Although it had been suggested as early as the mid-16th century that the growing town of St Helier should move to the top of the dominating hill (Mont de la Ville) on the basis that it would be easier to defend, no major defensive works were undertaken for another 250 years other than earth defence embankments and ditches, and two redoubts sited on South Hill (adjacent to Mont de le Ville) to defend the new harbour. After the threat of invasion was exposed by the French attempt in 1781, and then by what was considered to be the greater threat from Napoleon, construction of the Fort named in honour of the George, Prince of Wales and  Prince Regent during his father’s illness, was started in 1806 and finished in 1814.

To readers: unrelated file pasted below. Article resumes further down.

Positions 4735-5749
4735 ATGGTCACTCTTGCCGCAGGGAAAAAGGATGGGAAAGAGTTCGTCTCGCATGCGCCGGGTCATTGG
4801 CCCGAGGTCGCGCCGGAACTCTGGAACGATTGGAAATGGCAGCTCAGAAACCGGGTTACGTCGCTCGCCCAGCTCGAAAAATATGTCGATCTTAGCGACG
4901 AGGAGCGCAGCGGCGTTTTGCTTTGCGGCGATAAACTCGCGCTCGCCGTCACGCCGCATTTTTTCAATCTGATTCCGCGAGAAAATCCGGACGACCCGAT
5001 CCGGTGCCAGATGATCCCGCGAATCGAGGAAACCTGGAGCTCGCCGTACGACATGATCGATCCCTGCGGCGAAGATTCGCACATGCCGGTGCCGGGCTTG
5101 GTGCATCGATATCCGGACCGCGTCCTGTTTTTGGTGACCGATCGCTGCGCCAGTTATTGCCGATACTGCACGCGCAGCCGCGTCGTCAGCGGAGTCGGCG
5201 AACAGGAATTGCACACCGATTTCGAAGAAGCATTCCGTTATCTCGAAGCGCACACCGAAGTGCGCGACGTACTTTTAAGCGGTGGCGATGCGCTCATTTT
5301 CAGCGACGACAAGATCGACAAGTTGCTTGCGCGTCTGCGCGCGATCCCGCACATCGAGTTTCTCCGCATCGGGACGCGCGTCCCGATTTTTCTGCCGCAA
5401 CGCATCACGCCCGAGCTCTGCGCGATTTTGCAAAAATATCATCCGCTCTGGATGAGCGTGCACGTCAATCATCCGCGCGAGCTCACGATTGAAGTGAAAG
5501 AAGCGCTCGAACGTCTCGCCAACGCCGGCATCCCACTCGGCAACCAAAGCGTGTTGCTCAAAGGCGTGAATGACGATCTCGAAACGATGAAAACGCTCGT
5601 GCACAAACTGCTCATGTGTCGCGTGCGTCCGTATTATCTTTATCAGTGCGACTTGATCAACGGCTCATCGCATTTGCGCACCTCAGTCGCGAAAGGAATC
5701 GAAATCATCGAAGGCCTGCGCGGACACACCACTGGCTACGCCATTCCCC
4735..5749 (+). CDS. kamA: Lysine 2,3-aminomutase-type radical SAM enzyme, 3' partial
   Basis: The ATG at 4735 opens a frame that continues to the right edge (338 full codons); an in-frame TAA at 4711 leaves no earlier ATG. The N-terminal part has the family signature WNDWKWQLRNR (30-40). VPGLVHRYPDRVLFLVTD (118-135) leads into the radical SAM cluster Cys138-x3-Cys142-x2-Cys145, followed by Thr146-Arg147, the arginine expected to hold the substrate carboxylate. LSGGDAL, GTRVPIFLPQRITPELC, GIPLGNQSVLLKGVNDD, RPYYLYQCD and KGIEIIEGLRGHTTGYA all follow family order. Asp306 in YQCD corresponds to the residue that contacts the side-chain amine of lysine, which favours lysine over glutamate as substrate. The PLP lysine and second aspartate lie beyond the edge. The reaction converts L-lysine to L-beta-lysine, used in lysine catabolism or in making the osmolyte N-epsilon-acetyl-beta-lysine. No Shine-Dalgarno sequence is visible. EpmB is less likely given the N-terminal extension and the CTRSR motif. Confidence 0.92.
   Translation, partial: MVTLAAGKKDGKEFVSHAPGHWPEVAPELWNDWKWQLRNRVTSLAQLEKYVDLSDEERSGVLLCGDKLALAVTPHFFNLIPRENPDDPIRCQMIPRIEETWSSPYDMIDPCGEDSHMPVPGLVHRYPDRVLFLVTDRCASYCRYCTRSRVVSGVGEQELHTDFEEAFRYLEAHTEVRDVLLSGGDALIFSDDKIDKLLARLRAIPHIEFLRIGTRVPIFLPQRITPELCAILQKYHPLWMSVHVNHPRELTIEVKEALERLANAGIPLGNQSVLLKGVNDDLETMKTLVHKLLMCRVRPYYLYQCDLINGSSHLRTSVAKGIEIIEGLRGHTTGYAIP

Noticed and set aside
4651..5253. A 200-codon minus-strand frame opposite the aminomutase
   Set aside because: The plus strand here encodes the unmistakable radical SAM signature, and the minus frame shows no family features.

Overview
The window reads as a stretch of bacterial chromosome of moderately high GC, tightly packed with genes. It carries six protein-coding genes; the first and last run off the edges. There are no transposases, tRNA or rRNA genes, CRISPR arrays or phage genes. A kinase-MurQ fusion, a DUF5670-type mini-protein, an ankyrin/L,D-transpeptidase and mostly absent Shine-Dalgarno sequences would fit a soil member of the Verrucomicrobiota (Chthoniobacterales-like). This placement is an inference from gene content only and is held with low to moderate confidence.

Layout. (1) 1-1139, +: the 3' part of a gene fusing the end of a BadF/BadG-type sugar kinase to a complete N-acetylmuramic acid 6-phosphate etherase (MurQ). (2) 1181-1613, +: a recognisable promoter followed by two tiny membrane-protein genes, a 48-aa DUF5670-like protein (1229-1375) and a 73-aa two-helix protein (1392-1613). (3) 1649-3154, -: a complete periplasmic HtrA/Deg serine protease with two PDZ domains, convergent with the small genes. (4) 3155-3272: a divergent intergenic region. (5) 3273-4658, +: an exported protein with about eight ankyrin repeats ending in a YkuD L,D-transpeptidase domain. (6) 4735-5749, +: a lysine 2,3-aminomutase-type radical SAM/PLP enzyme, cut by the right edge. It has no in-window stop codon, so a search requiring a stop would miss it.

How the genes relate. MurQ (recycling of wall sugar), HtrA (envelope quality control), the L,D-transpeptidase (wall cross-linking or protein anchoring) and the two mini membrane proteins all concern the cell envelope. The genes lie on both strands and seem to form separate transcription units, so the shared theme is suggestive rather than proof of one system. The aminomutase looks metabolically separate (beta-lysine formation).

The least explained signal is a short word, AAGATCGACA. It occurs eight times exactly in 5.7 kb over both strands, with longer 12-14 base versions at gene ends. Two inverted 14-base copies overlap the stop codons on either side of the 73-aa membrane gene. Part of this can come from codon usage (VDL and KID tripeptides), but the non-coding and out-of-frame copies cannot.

Constructed according to the latest military engineering designs to defend against an enemy armed with the latest artillery, Napoleon’s defeat at Waterloo consigned Fort Regent to a peaceful life, and it never fired a shot in anger other than from some German anti-aircraft batteries sited there which fired at Allied aircraft in WW2.

Sitting above the Town, it is now often forgotten as the pinnacle of pre-20th century fortification, and nowadays it is better known for the signal station (which is a remnant of her military past) advising the population of shipping movements and upcoming storms, or as a leisure centre.